2. Justice, remedial justice, can never be satisfactory to the people, unless it be speedy and inexpensive. Litigation is not, and should not be permitted to become a private business. All the people are, and ought to be deeply concerned in securing justice to all, especially to those who are unable to protect themselves. When government forbids the members of a community to settle their conflicts of interest or feeling by physical strife or retaliation, it necessarily assumes the duty of providing adequate means of speedily determining all proper controversies, in impartial tribunals, and giving a practical and efficient redress of grievances.

3. The general cause of the evils we deplore, is the fact that judicial remedies and means of administration, have not kept pace with the enormous advance in population and business, wealth and power. Our judicial force is much too small, and not properly compensated. The entire expenses of the judicial department of the government, State and National alike, are absurdly small, in comparison with the aggregate annual expenditures for governmental purposes. The laws are made with undue haste, and without proper revision; and are administered by very inadequate executive, as well as judicial forces.

The proposed Law Reform Commission would take charge, as a matter of business and duty, of subjects of transcendent importance to the whole people, but which are now notoriously neglected. It may be said that it is now the duty of the Governor, the Legislature, and the Courts, to deal with all such subjects. Granted: but the maxim remains true that what is everybody's business, will surely be neglected as nobody's business, and so the neglect will continue till some specific agency is provided to perform the neglected duties.

4. The expense of such a commission would be of no moment in comparison with the benefits it should accomplish. But if it were otherwise, the State of Illinois is too rich and powerful to let a needed service go unperformed, because it cannot obtain the service gratuitously. Illinois is able to pay for any service that will benefit the people.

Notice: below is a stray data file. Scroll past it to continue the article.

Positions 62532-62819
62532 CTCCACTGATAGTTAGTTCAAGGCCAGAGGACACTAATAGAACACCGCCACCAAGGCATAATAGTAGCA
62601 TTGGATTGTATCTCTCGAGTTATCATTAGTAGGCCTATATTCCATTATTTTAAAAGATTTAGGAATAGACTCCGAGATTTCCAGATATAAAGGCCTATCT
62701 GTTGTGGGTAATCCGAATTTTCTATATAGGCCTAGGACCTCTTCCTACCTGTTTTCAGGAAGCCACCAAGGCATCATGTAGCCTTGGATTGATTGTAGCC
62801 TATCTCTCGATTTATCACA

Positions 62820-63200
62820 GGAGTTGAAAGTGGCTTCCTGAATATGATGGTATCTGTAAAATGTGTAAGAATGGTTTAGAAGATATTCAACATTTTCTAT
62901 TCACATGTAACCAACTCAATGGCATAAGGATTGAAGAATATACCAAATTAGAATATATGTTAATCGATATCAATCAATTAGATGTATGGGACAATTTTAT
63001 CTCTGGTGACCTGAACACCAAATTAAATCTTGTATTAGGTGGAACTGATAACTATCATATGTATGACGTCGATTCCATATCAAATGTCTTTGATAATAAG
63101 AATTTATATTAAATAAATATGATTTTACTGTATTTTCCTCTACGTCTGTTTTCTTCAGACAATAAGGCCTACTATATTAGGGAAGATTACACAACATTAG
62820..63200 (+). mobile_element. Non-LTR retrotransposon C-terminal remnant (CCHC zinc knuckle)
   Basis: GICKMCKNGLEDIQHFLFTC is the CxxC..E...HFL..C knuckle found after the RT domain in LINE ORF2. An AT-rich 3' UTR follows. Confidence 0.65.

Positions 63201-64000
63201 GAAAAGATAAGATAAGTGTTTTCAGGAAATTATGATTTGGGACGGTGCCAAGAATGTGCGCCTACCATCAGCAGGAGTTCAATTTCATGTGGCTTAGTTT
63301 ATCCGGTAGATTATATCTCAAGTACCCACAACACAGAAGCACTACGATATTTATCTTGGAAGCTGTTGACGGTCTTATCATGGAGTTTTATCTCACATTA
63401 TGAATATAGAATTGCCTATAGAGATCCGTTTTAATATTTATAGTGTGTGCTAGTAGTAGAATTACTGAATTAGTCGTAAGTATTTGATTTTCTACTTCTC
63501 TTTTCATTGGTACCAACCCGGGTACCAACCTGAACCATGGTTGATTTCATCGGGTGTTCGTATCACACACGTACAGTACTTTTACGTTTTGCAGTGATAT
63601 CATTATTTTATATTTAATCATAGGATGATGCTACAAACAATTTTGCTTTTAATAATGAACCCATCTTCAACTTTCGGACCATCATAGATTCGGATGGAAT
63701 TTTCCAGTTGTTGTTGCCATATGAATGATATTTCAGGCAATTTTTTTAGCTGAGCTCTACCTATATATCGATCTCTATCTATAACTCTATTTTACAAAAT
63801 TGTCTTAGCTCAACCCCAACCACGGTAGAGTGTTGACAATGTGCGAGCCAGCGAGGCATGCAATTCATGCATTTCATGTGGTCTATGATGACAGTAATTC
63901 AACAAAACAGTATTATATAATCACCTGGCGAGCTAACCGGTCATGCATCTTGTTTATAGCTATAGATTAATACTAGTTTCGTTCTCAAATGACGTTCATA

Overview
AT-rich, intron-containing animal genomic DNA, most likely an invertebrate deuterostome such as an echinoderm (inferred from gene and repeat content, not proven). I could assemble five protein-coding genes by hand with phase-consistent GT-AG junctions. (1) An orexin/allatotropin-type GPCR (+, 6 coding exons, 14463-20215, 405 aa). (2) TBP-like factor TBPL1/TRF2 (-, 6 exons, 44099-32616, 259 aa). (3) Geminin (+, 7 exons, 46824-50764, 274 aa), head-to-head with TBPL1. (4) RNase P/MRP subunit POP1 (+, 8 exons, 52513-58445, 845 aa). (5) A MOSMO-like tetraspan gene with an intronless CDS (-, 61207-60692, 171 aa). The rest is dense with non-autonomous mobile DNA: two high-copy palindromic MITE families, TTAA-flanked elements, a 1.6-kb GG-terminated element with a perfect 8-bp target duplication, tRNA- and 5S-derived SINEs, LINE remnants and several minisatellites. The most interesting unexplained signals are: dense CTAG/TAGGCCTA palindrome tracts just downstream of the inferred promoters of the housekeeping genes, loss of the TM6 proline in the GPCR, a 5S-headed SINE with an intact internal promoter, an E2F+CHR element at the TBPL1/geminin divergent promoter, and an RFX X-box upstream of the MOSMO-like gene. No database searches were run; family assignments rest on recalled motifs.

C. C. BONNEY. CHICAGO, January 10, 1887.



SECTION 1. Be it enacted by the People of the State of Illinois, represented in the General Assembly: That within ten days next after the date on which this act shall be in force and effect, the Governor, subject to the advice and consent of the Senate, shall appoint and commission five persons, who shall constitute a Board of Commissioners and officers of this State, and shall be called and known as the “Illinois State Board of Labor and Capital.” The first person so appointed, shall be commissioned to hold his office for the term of one year, the second for two years, the third for three years, the fourth for four years, and the fifth for five years, and all shall further hold the same till their respective successors shall have been appointed, and shall be ready to enter upon the duties of the office. And thereafter, all persons appointed as members of said Board, shall be commissioned to hold office for the term of five years from their appointment, except that whenever a vacancy sball occur in said Board, by reason of death, removal, resignation, neglect of duty, or other cause, the Governor shall fill the same by an appointment and commission for the unexpired part of the term, subject to the advice and consent of the Senate, if then in session, or as soon as they shall be so, and act upon the matter. The Governor shall be the sole judge of the fact whether a vacancy has occurred. The persons so appointed shall organize as a Board, by electing one of their number President, and another Secretary, and another Treasurer of the Board. Assistants may be appointed from persons who are not members of the Board. The members shall take the oath of office required by the constitution of this State, and the same shall be filed in the office of the Secretary of State. Three members shall constitute a quorum. Said Board shall adopt all such by-laws, rules and regulations as may seem expedient for the proper discharge of their duties, and the convenient transaction of the business that may come before them, and may alter or rescind the same at pleasure. Said Board shall belong to the executive department of the government of this state, and as such shall be subject to the supreme executive authority which is vested in the Governor, who by virtue thereof may make any rules or orders that he may deem proper in relation to the proceedings of said Board. It shall be the duty of the Attorney-General, and of the several State's attorneys, to give to said Board, or to any member or members thereof, an official opinion upon any question or questions relating to the rights, powers, duties or liabilities of the Board, or of any person or persons with whom they may have occasion to deal, on which question such opinion shall have been requested in writing.